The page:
For even the most casual observer, it's clear that ice hockey is a rough sport. Players fly down the ice at close to 35 miles per hour delivering bone-crunching hits to each other, often directly into the boards and glass that surround the rink. Hard vulcanized rubber is launched from their sticks at speeds that approach that of a major league fastball, often times even faster. All while wearing small shoulder pads and loose fitting helmets that aren't required to have facemasks.
Oh, and occasionally, a bare knuckle fistfight breaks out.
So there's no doubt it's a tough sport for tough guys. Yet the discussion about the risk of concussion and head injury in sports seems to center around American football. Perhaps that's not surprising, as the NFL and NCAA college football routinely dominate American television ratings, and NHL hockey has struggled to find an American television audience since it's peak of popularity when Wayne Gretzky and Mario Lemieux were streaking down the ice. But in Canada, the sport is still the national obsession, and there's no shortage of youth players in Canada and the U.S., as well as thousands of professional players in the juniors, minors, and pro leagues worldwide who are putting their heads and minds at potential risk.
Just as in football, concussions are a routine injury in professional hockey. Also like in football, it was long thought of as something of little consequence, where 'tough' players would either play through it, or keep the presence of concussion symptoms to themselves so they could continue playing. Perhaps with the increased knowledge of the long term risks of repeated concussions and the acute risks of playing before symptoms have had a chance to resolve have brought attention to the problem in hockey, as in the cases of Marc Savard and Pierre-Marc Bouchard.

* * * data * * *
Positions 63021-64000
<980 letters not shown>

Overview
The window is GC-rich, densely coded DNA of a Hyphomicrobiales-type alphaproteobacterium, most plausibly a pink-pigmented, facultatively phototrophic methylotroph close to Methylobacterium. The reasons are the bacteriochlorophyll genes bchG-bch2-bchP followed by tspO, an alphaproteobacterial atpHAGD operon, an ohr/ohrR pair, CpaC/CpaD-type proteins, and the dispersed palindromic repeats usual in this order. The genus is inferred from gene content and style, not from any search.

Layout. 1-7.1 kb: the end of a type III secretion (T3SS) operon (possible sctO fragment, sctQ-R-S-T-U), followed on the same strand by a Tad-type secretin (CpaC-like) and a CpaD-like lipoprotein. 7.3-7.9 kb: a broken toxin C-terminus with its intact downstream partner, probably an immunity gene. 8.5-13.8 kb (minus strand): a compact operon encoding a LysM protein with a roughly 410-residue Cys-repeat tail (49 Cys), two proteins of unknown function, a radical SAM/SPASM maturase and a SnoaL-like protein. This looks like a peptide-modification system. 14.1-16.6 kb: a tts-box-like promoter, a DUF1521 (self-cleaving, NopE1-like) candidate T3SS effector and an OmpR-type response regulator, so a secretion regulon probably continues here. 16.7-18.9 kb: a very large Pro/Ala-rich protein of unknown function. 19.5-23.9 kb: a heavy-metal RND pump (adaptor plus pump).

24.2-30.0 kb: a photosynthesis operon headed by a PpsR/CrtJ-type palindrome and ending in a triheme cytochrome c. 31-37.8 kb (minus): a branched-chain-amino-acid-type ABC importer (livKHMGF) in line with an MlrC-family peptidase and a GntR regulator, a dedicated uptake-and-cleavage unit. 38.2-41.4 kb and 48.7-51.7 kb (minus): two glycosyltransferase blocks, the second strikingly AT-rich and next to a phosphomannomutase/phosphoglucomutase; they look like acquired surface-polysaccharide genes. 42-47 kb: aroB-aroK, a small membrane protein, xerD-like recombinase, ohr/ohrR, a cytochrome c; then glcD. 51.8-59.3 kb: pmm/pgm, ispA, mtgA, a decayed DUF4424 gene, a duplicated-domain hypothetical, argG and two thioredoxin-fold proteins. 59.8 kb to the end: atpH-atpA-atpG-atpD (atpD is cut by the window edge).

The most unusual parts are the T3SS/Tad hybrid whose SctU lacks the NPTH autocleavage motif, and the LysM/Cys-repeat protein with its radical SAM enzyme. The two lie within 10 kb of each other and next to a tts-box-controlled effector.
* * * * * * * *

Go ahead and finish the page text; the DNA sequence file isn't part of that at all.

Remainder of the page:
Savard, a center for the Boston Bruins, only recently returned to play in December 2010 after being sidelined by concussion symptoms for over 9 months. During a game against the Pittsburgh Penguins on March 7, 2010, he was checked hard by Penguin Matt Cooke. What he thought was a “routine” injury that he would recover from as he had from two previous concussions, quickly turned into post-concussion depression and post-concussive syndrome, sidelining him with depression, fatigue, and isolating himself in his home in the dark.
Bouchard, a left winger for the Minnesota Wild, returned after missing 104 games due to concussion-related symptoms, an injury that plagued him since October of 2009. Only recently has he been cleared of post-concussive symptoms, including “pressure in the head,” according to Bouchard.
The cases of these two players, especially Savard, as well as public pressure and the emerging science, led the NHL to tighten up rules regarding the types of hits that can be delivered, as well as new rules on when players can be cleared to return to action. Over the summer the NHL instituted Rule 48, which allows game referees to call a minor or major penalty on any "lateral, back pressure or blindside hit" where the primary point of contact is the player's head. All of those penalties called under Rule 48 will also be automatically reviewed for additional discipline in the form of suspensions or fines.
Has Rule 48 had an impact? Numbers-wise, no. In a recent press conference, NHL neuropsychologist Dr. Ruben Echemendia reported that as of December 1, 2010, there have been 33 concussions reported in the current NHL season...exactly the same number that was reported during the previous year. Although just because the numbers are the same, Echemendia is quick to point out that it doesn't mean the rule change has been ineffective.
It's premature," said Dr. Echemendia. "We need to very carefully follow the concussions this year and next year and see to what extent the rule changes have or have not had a change in behavior. We don't know exactly what's causing the concussions to be at the level that they are at this point in time."
The number of concussions appearing to be the same despite the rule change could be for good reasons: increased awareness and better reporting. Perhaps the message is getting across to players that even though the culture of the sport is telling them to power through it and keep playing, it's in the best interests of their long term health to be honest about concussive symptoms.
"It could be that we are making inroads in terms of our ability to communicate to players that they need to report their symptoms, that this is a serious injury and there's increased awareness and identification of the injury...The earlier they tell us what's going on for them, the less time loss they're going to have and the better off they're going to be down the road” said Dr. Echemendia.